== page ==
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COVID and the U.K. Construction Sector – Practical Problems and Legal Considerations in JCT D&B Contracts

Apr.22.2020

We all know that COVID-19's implications are both hazardous and complex. That is the least that can be said for its impact on the construction industry.

In this note we provide a brief breakdown of some of the key legal areas to keep an eye on in JCT D&B contracts, as well as some practical tips to bear in mind as the situation develops.

Summary of the Status Quo

Construction sites have not been forcibly closed by the Government. It is recognised that there is a clear need for works to continue in most cases - new hospitals/medical centres are crucial in the effort to fight COVID-19, and many other projects are still essential for a wider public benefit (a key example is the removal of dangerous cladding – which on 16 April the Housing Secretary and various Mayors and local leaders pledged to continue). 

There is also an acknowledgement that where productivity can progress safely, there is a greater good for the UK economy to let it continue. Alok Sharma, the Secretary of State for Business, Energy and Industrial Strategy has written a letter to the construction industry thanking it for its call to action.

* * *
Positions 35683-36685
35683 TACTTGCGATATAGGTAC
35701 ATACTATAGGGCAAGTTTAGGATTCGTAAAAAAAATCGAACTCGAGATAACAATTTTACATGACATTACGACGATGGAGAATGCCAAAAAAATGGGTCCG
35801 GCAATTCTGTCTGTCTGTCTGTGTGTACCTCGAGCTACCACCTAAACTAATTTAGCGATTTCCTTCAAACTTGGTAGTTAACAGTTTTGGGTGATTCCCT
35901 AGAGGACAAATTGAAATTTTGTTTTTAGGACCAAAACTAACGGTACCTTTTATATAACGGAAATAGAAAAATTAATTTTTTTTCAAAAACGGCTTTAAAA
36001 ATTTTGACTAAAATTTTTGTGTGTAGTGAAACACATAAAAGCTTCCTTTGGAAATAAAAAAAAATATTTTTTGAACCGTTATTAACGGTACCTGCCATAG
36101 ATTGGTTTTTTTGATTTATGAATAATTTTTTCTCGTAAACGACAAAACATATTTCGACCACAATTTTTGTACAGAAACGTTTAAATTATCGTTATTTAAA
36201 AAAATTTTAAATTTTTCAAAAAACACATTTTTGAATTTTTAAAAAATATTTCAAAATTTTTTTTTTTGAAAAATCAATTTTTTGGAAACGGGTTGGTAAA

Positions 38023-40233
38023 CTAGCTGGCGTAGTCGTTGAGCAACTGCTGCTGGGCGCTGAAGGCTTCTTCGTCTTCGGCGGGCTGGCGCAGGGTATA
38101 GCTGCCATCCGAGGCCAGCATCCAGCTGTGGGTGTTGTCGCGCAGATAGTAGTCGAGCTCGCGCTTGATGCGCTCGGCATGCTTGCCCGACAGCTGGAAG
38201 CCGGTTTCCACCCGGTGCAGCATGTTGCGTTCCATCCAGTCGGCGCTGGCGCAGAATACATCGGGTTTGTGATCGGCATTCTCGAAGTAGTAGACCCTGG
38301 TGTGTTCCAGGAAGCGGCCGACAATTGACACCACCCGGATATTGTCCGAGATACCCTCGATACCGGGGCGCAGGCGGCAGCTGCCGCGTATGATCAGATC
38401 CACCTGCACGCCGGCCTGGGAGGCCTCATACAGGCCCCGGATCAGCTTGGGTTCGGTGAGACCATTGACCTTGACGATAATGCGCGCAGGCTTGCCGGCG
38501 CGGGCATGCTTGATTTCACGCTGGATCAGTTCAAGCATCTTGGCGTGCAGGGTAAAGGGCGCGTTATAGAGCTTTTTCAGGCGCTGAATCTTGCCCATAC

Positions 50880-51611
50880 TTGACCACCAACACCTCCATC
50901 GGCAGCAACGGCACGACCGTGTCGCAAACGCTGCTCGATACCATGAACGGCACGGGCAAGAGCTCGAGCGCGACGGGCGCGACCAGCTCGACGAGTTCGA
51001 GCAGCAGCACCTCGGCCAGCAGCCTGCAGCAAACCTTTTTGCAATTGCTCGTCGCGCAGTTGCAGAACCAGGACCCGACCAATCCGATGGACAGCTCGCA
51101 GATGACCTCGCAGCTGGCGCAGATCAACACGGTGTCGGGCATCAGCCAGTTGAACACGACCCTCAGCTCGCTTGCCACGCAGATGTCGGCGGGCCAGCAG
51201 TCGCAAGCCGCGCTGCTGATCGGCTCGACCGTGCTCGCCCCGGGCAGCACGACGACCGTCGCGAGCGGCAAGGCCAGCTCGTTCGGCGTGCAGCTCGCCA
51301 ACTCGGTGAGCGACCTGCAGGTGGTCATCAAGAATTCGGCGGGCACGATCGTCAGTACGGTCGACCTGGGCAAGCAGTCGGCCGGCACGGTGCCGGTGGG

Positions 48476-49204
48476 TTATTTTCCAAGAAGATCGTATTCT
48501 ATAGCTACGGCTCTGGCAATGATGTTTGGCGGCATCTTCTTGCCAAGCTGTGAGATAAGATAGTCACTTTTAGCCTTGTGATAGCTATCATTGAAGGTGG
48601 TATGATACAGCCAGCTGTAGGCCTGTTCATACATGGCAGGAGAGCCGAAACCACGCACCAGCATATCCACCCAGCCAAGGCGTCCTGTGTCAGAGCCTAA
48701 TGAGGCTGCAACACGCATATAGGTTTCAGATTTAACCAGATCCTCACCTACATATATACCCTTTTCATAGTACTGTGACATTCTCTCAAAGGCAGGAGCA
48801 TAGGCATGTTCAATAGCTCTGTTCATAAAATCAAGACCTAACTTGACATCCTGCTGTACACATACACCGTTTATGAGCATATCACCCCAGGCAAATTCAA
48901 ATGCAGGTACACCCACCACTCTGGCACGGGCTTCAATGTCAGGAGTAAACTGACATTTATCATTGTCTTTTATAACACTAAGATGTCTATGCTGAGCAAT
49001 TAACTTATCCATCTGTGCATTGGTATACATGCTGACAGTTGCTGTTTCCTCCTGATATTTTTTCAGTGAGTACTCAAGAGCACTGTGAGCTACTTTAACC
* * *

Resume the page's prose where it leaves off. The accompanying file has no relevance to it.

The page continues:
Clearly, in some cases private owners may choose to take a different approach, and some commercial sites may be closed for other reasons. 

In all cases where workers are able to attend construction sites, they must comply with Public Health England Guidelines on social distancing and the Construction Leadership Council's (CLC) Site Operating Procedures (which will be enforced by the Health and Safety Executive). Where it is physically impossible to maintain 2m between individuals – e.g. in particularly narrow or contained areas, work should not continue.